But as I know from being a coach – success does not come from a coach’s magic wand.

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As I’ve been coached for these eight weeks, I’ve been reminded of four keys to being coached:

1. Trust and follow the program.
Week one and I was full of doubts and questions.  But if I actually knew better and could get to my goals myself, I wouldn’t have signed up. I chose this program and coach for a reason. It’s ok to ask “why do it this way?” But sometimes you just have to swallow your pride and ego and do what Coach says. Why? Because you already agreed to be coached! So let go of some control and be coachable!

2. Accountability only works when you really want it to.
Sometimes we talk about accountability as if it were magic. Add a dash of accountability and *poof* obstacle vanishes, hard thing done, ta-da! But all too often people say they’ll be accountable and then it just doesn’t happen. Having someone or something to be accountable to doesn’t magically make it easy to do the thing. You have to be ready to really want it to work. You have to want to report failure more than avoiding it.

3. Commit the time.
As long as I’ve made the choice to do the program, I might as well go all in and fully commit.  It’s a sacrifice to all my other training.  I’ve given up swimming entirely.  I run at most twice a week (and it’s suffering).  I’ve gone from training handstands three days to five. I stopped doing the drills and exercises I wanted to do.  I spend time reviewing her program instructions and logging and communicating in her method in addition to mine.  Why pay the money and ask for a coach’s time if I’m not ready to give all the time Coach asks of me?  It doesn’t work if my coach is more committed to the program and my success than I am. I will try to match and raise my coach’s commitment every time. It hasn’t always been easy, but I certainly don’t regret it.

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4. Participate in the coaching.
The less passive it is the better.  I’m not just going through the motions checking off the items.  Self-coach/assess as much as possible and SHARE.  It doesn’t mean I’m not getting what I paid for or letting my coach off the hook.  It means I am getting MORE because my coach has more information and can give me more accurate direction.  I’m constantly coaching myself as far as I’m able, which leaves my coach to unlock the one thing I didn’t see or understand.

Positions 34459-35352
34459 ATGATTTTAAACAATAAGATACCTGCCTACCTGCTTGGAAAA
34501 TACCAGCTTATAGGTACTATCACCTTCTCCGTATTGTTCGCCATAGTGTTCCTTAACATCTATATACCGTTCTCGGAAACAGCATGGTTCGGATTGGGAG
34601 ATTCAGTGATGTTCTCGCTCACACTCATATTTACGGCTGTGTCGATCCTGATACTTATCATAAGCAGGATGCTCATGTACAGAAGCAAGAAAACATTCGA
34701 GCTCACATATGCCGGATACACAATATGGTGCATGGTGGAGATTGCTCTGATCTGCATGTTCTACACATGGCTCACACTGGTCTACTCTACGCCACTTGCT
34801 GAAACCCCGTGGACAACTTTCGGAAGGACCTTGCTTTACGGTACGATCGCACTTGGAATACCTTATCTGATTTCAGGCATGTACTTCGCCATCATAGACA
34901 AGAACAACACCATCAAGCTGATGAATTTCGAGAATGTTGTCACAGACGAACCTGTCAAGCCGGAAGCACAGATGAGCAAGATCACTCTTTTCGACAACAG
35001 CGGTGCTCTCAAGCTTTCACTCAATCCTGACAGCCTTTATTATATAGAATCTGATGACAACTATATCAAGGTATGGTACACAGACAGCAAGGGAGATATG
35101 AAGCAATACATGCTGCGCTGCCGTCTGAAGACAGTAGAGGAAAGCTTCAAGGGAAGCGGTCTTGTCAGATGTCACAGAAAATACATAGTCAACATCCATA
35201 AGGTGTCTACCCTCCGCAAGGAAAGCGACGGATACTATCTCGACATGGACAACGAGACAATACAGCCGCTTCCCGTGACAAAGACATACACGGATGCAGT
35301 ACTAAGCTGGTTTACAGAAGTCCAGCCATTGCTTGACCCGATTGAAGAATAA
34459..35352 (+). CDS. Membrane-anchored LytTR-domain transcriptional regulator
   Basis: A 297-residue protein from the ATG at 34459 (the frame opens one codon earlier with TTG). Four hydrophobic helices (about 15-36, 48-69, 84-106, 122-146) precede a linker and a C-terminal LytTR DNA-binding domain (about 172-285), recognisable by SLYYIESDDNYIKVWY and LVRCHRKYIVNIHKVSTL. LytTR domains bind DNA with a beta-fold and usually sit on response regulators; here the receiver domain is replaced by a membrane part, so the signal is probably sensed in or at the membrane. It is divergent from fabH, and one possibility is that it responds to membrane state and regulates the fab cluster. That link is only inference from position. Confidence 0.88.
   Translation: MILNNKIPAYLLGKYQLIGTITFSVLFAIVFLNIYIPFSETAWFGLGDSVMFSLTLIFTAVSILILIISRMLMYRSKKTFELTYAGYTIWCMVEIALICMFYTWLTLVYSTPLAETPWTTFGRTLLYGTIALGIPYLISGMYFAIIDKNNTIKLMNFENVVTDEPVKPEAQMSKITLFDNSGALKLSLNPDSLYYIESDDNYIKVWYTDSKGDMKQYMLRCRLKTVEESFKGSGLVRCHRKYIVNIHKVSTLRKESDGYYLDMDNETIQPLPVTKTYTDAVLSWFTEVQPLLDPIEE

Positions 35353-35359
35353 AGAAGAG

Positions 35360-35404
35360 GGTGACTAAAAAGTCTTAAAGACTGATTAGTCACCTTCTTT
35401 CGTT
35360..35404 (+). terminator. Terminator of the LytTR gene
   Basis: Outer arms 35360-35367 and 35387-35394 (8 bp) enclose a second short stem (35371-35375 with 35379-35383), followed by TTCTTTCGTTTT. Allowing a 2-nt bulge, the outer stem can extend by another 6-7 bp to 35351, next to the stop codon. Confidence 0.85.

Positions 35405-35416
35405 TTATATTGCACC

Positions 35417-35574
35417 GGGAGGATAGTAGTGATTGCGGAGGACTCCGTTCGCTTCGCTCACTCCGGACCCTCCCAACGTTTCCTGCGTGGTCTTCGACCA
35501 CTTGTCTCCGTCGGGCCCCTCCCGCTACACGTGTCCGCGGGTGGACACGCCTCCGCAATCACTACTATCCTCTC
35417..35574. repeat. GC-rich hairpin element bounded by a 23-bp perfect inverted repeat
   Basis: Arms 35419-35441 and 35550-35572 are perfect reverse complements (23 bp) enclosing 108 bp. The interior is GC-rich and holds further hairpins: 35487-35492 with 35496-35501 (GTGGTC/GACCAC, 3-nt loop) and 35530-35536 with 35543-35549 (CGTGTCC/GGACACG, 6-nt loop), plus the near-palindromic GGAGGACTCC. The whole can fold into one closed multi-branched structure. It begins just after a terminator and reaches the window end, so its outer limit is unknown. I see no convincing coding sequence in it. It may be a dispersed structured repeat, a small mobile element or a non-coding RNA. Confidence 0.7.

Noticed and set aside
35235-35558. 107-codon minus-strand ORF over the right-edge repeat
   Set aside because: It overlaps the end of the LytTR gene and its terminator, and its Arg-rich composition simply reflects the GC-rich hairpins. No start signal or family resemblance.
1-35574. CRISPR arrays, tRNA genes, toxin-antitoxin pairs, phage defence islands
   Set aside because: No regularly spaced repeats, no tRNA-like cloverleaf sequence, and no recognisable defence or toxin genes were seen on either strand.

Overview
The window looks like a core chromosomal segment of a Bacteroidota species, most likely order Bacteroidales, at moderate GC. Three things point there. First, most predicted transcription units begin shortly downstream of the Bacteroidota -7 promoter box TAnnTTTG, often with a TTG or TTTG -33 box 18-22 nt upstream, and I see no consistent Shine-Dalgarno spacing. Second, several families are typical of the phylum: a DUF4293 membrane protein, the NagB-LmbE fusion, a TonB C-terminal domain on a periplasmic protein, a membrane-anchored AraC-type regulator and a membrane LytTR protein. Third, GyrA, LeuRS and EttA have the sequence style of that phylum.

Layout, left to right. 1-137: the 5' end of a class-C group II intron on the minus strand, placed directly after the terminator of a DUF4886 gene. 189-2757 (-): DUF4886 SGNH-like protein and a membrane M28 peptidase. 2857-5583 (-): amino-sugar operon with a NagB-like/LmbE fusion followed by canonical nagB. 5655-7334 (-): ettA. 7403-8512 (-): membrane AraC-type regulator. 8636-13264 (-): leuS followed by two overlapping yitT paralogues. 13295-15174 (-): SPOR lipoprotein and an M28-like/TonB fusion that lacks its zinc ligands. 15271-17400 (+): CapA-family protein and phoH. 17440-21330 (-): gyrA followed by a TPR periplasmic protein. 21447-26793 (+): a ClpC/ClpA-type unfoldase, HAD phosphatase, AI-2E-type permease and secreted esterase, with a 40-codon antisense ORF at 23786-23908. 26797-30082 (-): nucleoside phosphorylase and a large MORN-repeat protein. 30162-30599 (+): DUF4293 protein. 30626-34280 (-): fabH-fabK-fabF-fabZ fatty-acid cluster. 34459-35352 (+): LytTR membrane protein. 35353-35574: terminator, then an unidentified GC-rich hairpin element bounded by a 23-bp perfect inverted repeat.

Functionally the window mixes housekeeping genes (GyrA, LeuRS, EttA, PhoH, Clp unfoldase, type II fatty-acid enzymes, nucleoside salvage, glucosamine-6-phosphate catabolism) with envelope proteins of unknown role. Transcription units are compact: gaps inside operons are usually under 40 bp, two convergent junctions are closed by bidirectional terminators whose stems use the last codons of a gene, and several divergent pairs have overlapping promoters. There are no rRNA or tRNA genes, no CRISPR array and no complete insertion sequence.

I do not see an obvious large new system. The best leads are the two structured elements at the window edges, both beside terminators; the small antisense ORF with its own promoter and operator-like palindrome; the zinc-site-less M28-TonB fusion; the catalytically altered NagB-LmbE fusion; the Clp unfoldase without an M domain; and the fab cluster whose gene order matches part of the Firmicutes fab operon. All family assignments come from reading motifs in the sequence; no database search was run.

I’m so excited for the last five weeks of coaching. It took years of patience to get here, but progress is addicting.

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Claiming the Hidden Wholeness

Client stories – guest post by Devon Anderson.

I do not come to the world of endurance sports training as an accomplished athlete, or as a fit and skinny 20-something.  Instead, I’m coming from the other side, from the second half of life – with retirement on the horizon, a mere decade away.

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She Shoots! She Scores!

Client stories – guest post by Devon Anderson.

I.  Hate. Running.

Well, I’m not sure I hate it, but I’ve never had what I think of as a “runner’s body.”  Running has never come easy to me, which was made even more plain when I married a runner in my 30s.  And not only a runner, but a New-York-Marathon-runner.  For years, no matter how badly I wanted it or how many “couch-potato-to-5-K” plans I tried, I just couldn’t do it.  I’d get too winded.  My feet hurt. My shins screamed for rest.  And I felt like a total idiot — flopping along the city lake paths with my bright red face, breathing like a buffalo, hoping to God no one would recognize me. Continue reading